“No” is the answer heard over and over again.
“We see results. We have an impact on our community,” said Kathy Suthern of Soroptimists International of Tahoe Sierra.
She and five others in the group descended upon Lisa Huard’s home Nov. 24 to discuss their fundraiser – Elegant Evening, which will be April 4. Planning started a month after the 2007 event was over.
President Pat Papp knows more than 1,000 woman hours are put into the event – which is probably the same for the crab feeds, salmon festivals and other community fundraisers. It goes beyond committee meetings. It’s talking with the printer, checking with the florist, collecting silent auction items and other minutia party-goers don’t see.
This planning meeting had a full agenda. The budget and financial projections topped the list. Expenses are going up; projected revenue going down. Attendance was down this year and is expected to keep going in that direction.
Seven committee reports were on the agenda ranging from entertainment to tickets to donations to decorations.
Music choices took up part of the discussion.
Shope, who is in this group, talked about being able to get raffle tickets, tape and baskets again this year.
Huard talked about sending save the date cards this month in hopes people might buy a few $50 tickets for holiday gifts.
Each year things are tweaked. Wendy David wants to emphasize “elegant” for the ’09 goodie bags.
Huard and others said the work involved is about creating a sense of community – to bring people together. They said they gladly take cash donations, but they believe merely soliciting checks would not have the warmth associated with creating an event.
“If you just write a check, you miss the human connection,” Papp said.

Giving and receiving

All Soroptimists groups are about giving to women and children. The two local ones are no different. Beneficiaries have included South Lake Tahoe Women’s Center, Tahoe Youth & Family Services, Challenge Day and Drug Store Project.
The wine tasting group takes applications in the fall and disperses money in January. What is given out next month is money raised from the 2007 wine event and other fundraisers.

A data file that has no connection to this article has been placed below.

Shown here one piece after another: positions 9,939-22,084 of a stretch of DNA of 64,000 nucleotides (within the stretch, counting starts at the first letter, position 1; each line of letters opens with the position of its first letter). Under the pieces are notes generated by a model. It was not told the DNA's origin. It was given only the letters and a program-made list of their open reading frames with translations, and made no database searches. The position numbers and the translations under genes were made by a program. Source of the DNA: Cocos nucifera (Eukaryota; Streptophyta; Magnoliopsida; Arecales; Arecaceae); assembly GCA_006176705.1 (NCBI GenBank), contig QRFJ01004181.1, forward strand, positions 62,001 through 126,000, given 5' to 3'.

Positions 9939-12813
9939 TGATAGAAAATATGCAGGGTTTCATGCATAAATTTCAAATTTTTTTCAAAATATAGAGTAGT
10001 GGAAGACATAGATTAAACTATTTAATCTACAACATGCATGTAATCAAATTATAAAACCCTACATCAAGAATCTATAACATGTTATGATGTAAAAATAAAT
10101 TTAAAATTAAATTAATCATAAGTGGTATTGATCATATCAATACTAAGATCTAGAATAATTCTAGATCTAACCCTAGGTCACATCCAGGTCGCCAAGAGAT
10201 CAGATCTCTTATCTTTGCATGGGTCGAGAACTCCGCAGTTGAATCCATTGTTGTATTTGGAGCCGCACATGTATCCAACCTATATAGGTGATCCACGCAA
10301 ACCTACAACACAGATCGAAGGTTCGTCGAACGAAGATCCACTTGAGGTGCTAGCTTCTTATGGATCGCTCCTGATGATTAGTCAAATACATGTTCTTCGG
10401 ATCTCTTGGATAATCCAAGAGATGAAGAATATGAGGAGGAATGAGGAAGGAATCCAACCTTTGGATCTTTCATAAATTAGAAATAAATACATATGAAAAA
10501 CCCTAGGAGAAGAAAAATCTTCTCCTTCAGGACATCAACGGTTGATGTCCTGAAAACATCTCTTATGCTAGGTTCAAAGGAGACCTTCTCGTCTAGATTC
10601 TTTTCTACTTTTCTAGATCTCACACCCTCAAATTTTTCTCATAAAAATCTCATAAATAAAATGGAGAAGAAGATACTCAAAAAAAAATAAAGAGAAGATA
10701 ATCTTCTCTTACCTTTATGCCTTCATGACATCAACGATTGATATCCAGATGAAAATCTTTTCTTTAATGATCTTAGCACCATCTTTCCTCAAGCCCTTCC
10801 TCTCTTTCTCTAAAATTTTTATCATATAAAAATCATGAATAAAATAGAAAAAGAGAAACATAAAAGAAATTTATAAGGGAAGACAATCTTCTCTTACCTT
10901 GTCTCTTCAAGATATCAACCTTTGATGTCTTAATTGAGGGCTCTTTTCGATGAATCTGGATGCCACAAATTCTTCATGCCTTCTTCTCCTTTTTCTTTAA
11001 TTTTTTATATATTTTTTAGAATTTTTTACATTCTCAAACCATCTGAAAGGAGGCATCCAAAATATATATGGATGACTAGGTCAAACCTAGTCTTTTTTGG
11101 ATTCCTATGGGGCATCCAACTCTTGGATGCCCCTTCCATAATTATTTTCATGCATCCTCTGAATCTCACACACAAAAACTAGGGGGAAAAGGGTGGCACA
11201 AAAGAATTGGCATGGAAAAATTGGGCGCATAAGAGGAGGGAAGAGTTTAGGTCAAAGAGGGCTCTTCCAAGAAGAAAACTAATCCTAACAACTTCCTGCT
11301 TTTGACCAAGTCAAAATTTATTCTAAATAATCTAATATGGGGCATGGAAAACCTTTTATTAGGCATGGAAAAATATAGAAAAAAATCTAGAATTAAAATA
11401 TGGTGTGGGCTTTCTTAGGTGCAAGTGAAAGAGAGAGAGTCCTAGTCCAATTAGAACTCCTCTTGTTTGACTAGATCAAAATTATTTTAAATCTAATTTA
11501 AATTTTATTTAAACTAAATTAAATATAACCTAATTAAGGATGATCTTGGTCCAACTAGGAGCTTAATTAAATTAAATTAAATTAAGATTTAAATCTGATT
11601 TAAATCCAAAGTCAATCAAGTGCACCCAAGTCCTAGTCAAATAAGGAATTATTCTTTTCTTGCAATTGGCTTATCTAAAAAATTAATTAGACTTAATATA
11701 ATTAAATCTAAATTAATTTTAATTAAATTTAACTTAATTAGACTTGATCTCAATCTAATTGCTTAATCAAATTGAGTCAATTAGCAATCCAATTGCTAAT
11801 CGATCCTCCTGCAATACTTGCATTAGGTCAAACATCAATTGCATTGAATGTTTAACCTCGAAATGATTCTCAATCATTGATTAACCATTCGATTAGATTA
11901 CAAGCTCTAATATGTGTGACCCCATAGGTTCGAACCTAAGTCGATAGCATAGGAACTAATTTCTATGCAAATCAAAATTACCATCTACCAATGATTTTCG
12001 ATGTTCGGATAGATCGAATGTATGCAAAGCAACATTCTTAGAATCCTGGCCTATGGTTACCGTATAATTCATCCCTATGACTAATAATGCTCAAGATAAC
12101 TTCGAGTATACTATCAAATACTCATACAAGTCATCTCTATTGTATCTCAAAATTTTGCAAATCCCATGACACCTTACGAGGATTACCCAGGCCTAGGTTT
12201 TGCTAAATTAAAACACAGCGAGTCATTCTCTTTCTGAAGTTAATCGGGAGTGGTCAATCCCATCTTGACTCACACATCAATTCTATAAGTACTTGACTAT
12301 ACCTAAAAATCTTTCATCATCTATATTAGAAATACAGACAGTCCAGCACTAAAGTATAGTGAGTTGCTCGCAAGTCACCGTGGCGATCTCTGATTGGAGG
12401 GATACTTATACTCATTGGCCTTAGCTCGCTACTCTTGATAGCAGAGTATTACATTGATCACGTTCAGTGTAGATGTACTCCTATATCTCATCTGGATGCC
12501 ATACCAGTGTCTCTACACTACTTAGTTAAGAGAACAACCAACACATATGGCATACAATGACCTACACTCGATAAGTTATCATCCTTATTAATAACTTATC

The Elegant Evening women keep cash on hand to give out as needed. A check for $500 helped secure Melba Beals’ speaking engagement at South Tahoe Middle School last month.
Although most of the bigger fundraisers are in a casino convention room, MontBleu is offering up its showroom to nonprofits. Hard costs, like lights and sounds, have to be absorbed by the organization, but the casino is essentially offering the room for free on select nights.
“I’m a big believer in locals. We have to come together,” said Tom Davis, marketing guru at MontBleu and Horizon.
Tom Millham wears the hat of giver and receiver. He is part of Kiwanis Club of Tahoe Sierra, one of three Kiwanis chapters on the South Shore.
September marked the seventh year his club has staged an Oktoberfest. With 2007 being a record year, Kiwanis was happy with just a 10 percent decline in attendance and money raised this year.
Kiwanis worldwide supports youth groups. Affiliated groups of Kiwanis are Key Clubs in high schools, K-Kids for younger students and the Builders Club in Boys & Girls Clubs.
This year Millham’s group is focusing on at-risk kids in the community.
He also raises money for Lake Tahoe Wildlife Care, the animal rehabilitation center he runs with his wife, Cheryl, and a gaggle of volunteers.
In 2007, LTWC opted to not have its annual raffle because of the Angora Fire. The thinking was businesses were tapped out with giving, so donations would not be sought. However, LTWC had a non-raffle raffle, meaning people could still give cash but they wouldn’t be in the running for a prize.
“We did 50 percent better than what was normal. It just blew me away,” Millham said. “We decided to do it again this year. It saves us money in printing tickets, collecting prizes and spending time.”
In the first two weeks of the non-raffle, $9,000 had been collected in November. In 2007, $15,000 was raised.
Two LTWC fundraisers that were financially off this year were the Great Gatsby Festival and an event at the Ehrman Mansion. Millham blames part of the decline on other events scheduled the same day and more food booths than just his being allowed in.
However, for the third year he ran out of salmon at the annual fall Kokanee Salmon Festival. This made it the most profitable one to date for LTWC.
It costs big bucks to feed wild animals, especially with seven bears this year. The fame of L’il Smokey helped bring in cash from outside the area. Luckily, the need for bear food diminishes because by mid-December the bruins are hibernating.
“Every year we fight and scrape to take care of the animals. We are fortunate for the people who live here and visit here who support us,” Millham said.
It also helps that the number of local animal organizations to give to pales in comparison to the number of human groups needing money.

Other organizations

Another human group seeing its dollars stretched is the Boys & Girls Club. About 260 kids come every day, with 850 part of the local organization.